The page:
Deep freeze


A new freezing method, which can be used anywhere in the world, preserves single cells for scientific analysis.

Here’s a challenge: grab a handful of brightly coloured jelly beans, put them all in your mouth and chew. Then try and figure out all the individual flavours. Although you might be able to spot distinctive cherry or tangy lemon, you would probably struggle to identify every single taste. But pop them into your mouth one at a time and each flavour is easy to distinguish.

This scenario is very similar to the problem experienced by researchers investigating the changes in gene activity that happen in individual cells during the development of diseases such as Alzheimer’s and cancer. Previously, scientists had to mash up tissue samples containing many thousands or millions of cells and look at the average overall result – just like eating a whole handful of jelly beans at once.

Thanks to improvements in technology, researchers can now look at gene activity patterns in single cells taken from healthy or abnormal tissue and get a true readout of its individual ‘flavour’. But getting the right kind of samples for single cell analysis isn’t easy.

“We need to start with living cells extracted from fresh material,” explains Holger Heyn, leader of the Single Cell Genomics team at the CNAG-CRG. “Here in Barcelona we are right next to the hospital and have all the machines we need to separate the cells. But this simply isn’t possible for many medical or research facilities.”

Instead, tissue samples taken from a patient are often preserved with formaldehyde so they can be sent off for analysis elsewhere. But this preservative effectively glues all the cells together so they can’t be separated. Alternatively, samples can be snap-frozen with dry ice or liquid nitrogen, although this damages the cells so much that they disintegrate upon thawing. And without single cells, researchers can’t do single cell analysis.

So Heyn decided to develop an alternative method that could be used to preserve samples gathered from anywhere in the world while still allowing single cells to be separated out at a later date.

Sample and chill

To develop their new method, Heyn and his team took his inspiration from cryopreservation. This technique is usually used to preserve living cells and tissues such as human eggs or embryos in IVF clinics, although some adventurous people choose to cryopreserve their whole body or brain after death (but although there is a good success rate from thawing IVF embryos there are no examples of cryopreserved humans being brought back to life!)

During cryopreservation, the tissue sample is mixed with a special solution containing a gentle preservative chemical called DMSO, along with a protein-rich serum derived from blood, and is then slowly cooled down to -80˚C in a laboratory freezer or -200 ˚C in liquid nitrogen. The first cooling steps can even be done in a coolbox or portable chiller, making it possible to gather samples from far-flung locations outside a hospital setting.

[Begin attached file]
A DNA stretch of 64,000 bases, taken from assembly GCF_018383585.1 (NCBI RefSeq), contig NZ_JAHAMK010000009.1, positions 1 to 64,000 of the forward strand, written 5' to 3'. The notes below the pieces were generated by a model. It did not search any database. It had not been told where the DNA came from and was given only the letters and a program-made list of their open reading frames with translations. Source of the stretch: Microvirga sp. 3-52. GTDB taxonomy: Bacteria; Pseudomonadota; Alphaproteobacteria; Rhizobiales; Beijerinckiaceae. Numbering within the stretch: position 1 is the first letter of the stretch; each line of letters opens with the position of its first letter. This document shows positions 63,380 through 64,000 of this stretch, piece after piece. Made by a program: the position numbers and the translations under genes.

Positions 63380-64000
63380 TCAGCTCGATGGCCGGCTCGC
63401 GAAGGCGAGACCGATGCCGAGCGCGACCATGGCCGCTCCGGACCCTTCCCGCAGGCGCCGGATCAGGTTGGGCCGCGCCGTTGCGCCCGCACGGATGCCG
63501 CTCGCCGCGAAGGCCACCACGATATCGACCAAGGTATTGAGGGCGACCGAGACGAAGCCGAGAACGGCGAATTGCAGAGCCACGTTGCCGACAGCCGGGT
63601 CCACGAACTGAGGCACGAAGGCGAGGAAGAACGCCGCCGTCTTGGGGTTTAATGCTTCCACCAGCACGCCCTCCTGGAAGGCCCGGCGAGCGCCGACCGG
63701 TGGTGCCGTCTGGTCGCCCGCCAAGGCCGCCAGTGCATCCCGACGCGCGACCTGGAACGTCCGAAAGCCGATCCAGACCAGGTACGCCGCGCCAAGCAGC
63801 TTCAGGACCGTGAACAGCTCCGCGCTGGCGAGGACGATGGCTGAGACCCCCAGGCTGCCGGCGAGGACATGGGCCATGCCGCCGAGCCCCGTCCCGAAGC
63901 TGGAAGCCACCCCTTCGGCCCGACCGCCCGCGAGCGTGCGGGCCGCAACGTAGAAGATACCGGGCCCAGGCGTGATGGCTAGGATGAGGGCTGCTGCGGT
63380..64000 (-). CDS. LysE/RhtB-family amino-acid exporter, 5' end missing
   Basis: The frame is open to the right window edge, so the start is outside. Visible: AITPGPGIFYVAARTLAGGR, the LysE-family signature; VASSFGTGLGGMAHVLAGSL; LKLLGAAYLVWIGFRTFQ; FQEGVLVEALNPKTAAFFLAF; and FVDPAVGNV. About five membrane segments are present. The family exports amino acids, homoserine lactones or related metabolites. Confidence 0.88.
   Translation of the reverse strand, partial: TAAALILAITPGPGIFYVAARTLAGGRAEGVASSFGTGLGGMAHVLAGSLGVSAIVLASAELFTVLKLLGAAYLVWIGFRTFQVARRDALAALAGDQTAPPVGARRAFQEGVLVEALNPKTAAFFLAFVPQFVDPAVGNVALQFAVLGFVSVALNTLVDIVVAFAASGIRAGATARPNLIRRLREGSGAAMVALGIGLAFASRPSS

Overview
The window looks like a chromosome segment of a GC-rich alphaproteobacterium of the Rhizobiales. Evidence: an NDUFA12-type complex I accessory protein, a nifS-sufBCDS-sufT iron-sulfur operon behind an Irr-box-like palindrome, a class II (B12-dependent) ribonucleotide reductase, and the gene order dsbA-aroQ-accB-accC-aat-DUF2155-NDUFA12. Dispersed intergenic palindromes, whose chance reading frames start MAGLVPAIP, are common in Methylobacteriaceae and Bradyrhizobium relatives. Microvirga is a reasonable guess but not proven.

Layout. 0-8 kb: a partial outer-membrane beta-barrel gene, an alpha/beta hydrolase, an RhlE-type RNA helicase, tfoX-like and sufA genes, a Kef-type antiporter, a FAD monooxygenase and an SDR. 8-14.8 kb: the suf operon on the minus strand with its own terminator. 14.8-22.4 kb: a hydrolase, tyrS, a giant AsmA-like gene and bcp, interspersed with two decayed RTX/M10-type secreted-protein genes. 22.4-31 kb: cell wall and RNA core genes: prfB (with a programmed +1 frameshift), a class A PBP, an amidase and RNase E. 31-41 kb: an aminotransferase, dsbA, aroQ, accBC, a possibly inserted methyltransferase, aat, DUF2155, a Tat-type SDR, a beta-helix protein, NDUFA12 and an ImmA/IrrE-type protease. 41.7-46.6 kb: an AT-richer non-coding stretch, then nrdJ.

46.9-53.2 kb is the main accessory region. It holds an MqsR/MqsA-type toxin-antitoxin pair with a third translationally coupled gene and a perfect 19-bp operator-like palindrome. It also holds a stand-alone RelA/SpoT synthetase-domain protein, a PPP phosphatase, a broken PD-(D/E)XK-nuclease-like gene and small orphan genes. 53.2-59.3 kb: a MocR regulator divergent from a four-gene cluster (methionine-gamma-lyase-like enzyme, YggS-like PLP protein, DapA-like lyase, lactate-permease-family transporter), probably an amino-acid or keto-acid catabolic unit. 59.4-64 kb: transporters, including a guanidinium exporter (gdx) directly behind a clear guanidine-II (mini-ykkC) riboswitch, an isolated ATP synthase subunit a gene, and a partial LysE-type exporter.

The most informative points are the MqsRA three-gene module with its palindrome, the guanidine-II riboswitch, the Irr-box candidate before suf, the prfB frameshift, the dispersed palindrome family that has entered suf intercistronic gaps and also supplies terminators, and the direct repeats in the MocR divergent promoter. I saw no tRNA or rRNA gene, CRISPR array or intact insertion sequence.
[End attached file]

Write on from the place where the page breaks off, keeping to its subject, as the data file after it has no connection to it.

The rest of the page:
Once safely frozen, the cryopreserved samples can be stored for at least six months, waiting to be thawed, minced and broken down with enzymes to release single cells for analysis. After testing the technique with cells grown in the lab, blood, bowel and cancer samples, the researchers found that although some of the cells are damaged and lost, a significant proportion survive intact.

After perfecting their technique, Heyn and his team can now recover around 90 per cent of cryopreserved blood cells, although this figure is lower for solid tissues such as tumours. Importantly, they have proved that the freezing process doesn’t affect the patterns of gene activity in cryopreserved cells compared with fresh tissue, opening up the possibilities of single cell analysis to research teams who don’t have direct access to such complex facilities.

“Our method is very cheap and easy, and you don’t need anything fancy,” explains Heyn. “We didn’t expect that it would work this well – there are no signs of ‘shock’ from the freezing and we are pretty confident we are getting a representative sample of the tissue back as it was in life.”

Because the cryopreservation technique is so simple, many hospitals are now switching to collect samples in this way in the hope that they can set up a collaboration with Heyn or another single cell genomics lab in the future. For example, doctors can gather cells from a tumour at the point of diagnosis, then take more samples as the disease responds to treatment or develops resistance and relapses, using single cell analysis to map the detailed changes across all the genetically distinct pockets of cells that make up a tumour.

Furthermore, researchers working in developing countries now have a way of gathering samples for research projects involving single cell analysis, which would have been impossible in the past.

“All samples are complex and composed of different cell types,” Heyn says. “But this fine-grained analysis on a single cell level enables us to generate new knowledge about what’s really going on inside tissues, how they are composed and how they are functioning. Our cryopreservation method is going to open up a whole world of single cell samples – it’s a real gamechanger.”

Reference work

Amy Guillaumet-Adkins†, Gustavo Rodríguez-Esteban†, Elisabetta Mereu†, Maria Mendez-Lago, Diego A. Jaitin, Alberto Villanueva, August Vidal, Alex Martinez-Marti, Enriqueta Felip, Ana Vivancos, Hadas Keren-Shaul, Simon Heath, Marta Gut, Ido Amit, Ivo Gut and Holger Heyn.

“Single-cell transcriptome conservation in cryopreserved cells and tissues”

Genome Biology, 18:45 (2017),